Doline 1: Dinosaurs Ahead

Doline 1 (or skylight) is a large aperture in Son Doong’s cave that was created when the roof caved down. The subsurface river also ends here.

Large solar rays will enter on bright days (between 11 am and 1 pm), particularly during the winter months of January, February, and March. The orbit of the sun casts sunlight deep into the cave, making its vast chambers visible.

The subterranean river’s mist combines with the illumination from above to produce a stunning sight. This breathtaking scene from Son Doong Cave was recently featured as a Google Doodle. People have compared it to Avatar or stated it seems like being on another planet.

Doline 2: Edam’s Garden

Doline 2 is roughly 1 kilometer from Doline 1, and it features a cave forest 200 meters below the limestone rocks. When you exit Doline 1, you’ll discover a little trail that winds its way into the woods.

This Doline has a spacious entrance that lets in a lot of natural light, making it ideal for the ferns, begonias, and even small trees that line its passageway to flourish. The second campground, Doline 2, is located across this woodland and requires a 30-minute hike to access.

Vietnam’s Great Wall

After nearly ten days of exploring and surveying in April 2009, the expedition team approached a massive calcite flowstone that blocked all paths out. Without the proper equipment, they turned around and headed back.

After departing Hang Son Doong Cave, the expedition team declared Son Doong to be the biggest natural cave in the world based on their measurements.

They named it the Great Wall of Vietnam because of how magnificent it looked, but nobody understood what was hiding behind that massive stalagmite at the time.

Son Doong Cave: Home to Mysteries Yet to Be Revealed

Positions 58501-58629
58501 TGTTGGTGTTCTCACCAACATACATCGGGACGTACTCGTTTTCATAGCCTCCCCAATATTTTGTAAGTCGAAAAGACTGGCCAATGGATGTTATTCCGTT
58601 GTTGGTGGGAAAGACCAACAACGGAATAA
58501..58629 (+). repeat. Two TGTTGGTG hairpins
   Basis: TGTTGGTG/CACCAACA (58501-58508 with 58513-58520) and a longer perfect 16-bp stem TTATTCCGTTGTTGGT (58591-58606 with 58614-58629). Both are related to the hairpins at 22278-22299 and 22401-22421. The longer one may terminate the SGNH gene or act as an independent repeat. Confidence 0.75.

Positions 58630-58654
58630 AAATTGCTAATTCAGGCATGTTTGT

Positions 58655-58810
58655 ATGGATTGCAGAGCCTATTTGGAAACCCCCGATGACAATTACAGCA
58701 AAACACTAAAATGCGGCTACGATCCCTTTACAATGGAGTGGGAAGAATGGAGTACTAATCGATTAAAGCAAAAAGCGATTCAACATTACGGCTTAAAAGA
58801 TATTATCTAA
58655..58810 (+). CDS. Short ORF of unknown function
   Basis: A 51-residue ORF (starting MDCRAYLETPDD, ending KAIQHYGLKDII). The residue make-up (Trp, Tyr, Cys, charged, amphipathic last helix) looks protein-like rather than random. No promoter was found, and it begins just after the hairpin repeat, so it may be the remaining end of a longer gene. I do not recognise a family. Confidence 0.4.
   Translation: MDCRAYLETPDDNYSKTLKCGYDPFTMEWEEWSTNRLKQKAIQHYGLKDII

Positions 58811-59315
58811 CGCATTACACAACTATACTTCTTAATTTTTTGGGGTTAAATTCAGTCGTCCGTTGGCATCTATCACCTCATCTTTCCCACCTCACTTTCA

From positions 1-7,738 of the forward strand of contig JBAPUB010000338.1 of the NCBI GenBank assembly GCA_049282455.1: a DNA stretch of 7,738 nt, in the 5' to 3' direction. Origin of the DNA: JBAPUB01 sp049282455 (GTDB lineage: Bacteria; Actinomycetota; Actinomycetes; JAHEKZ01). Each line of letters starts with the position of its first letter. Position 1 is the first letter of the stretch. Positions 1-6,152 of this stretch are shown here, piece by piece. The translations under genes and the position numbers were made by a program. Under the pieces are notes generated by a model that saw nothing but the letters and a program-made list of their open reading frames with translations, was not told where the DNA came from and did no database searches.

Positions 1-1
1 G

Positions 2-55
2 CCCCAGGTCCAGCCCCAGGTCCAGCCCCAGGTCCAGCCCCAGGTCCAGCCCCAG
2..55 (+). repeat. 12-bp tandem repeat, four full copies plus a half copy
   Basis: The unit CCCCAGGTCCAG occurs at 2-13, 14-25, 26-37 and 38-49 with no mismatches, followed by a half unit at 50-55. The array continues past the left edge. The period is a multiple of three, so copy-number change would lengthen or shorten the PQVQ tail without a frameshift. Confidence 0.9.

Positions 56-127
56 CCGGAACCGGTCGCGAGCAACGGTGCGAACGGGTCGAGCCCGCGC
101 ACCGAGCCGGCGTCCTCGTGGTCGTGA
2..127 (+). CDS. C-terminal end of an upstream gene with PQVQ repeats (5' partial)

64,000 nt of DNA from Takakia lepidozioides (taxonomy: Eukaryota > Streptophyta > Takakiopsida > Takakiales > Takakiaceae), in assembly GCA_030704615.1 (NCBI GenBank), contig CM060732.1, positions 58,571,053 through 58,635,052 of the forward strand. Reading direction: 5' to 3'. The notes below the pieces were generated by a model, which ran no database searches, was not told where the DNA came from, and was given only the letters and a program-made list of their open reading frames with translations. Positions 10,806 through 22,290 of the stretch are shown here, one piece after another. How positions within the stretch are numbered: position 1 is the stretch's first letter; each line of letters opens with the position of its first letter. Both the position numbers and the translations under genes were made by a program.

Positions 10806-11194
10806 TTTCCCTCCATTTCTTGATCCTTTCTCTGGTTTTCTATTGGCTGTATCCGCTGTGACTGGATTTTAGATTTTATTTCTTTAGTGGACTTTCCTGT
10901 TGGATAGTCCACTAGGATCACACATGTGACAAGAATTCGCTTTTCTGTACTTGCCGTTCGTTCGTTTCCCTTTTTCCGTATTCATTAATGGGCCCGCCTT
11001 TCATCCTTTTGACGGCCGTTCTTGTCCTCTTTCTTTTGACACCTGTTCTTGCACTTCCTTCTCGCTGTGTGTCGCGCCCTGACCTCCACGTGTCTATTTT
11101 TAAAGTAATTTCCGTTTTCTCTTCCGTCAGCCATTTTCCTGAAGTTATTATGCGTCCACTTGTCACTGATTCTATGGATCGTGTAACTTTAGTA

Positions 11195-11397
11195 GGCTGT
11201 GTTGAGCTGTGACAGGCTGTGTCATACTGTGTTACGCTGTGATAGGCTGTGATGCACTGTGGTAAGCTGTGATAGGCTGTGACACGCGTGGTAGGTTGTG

Experts in caves finally mapped out Son Doong in 2010 after completing the Great Wall of Vietnam. There were still unknowns in this cave. Many enormous caverns in Son Doong in Vietnam were discovered, explored, and measured by Howard Limbert’s team during their explorations from 2010 to 2022.

Hang Va was initially discovered by Ho Khanh in 1992, but it wasn’t until 2012 that exploration and mapping revealed its proximity to the Son Doong exit (just approximately 50m away).

At around 4.5 kilometers from the entrance, cavers discovered that the underground river retreated into a flooded channel below Doline 1. They thought the river led to Thoong (Thung) Cave, about 600 meters distant.

Son Doong Cave and Its Importance

Son Doong Expedition was formally introduced by Oxalis in 2014, following a few trial excursions in August 2013. Oxalis Adventure has made consistent efforts to aid Phong Nha – Quang Binh and Vietnam as a whole in accordance with its guiding principles of safety, conservation, and community participation.

Many national and international organizations have verified that Hang Son Doong Cave is the biggest natural cave in the world. Because of its significance, the cave has helped put Quang Binh on the international tourism map.

Other trips and businesses in the area have flourished because of Son Doong. Many hotels and guesthouses cater to visitors, and many locals enjoy secure employment and high earnings as a result.

The Son Doong tour has directly employed 125 persons in Phong Nha and indirectly employed hundreds more in the areas of food provision, lodging, and transportation.


Hang Son Doong is a natural treasure of colossal proportions, showcasing the remarkable beauty and power of nature.

With its grandeur and stunning formations, this awe-inspiring cave leaves visitors enchanted and humbled by the magnificence hidden beneath the surface of our planet. Exploring Hang Son Doong is an unforgettable adventure that offers a glimpse into the mysteries and wonders still awaiting discovery in our world.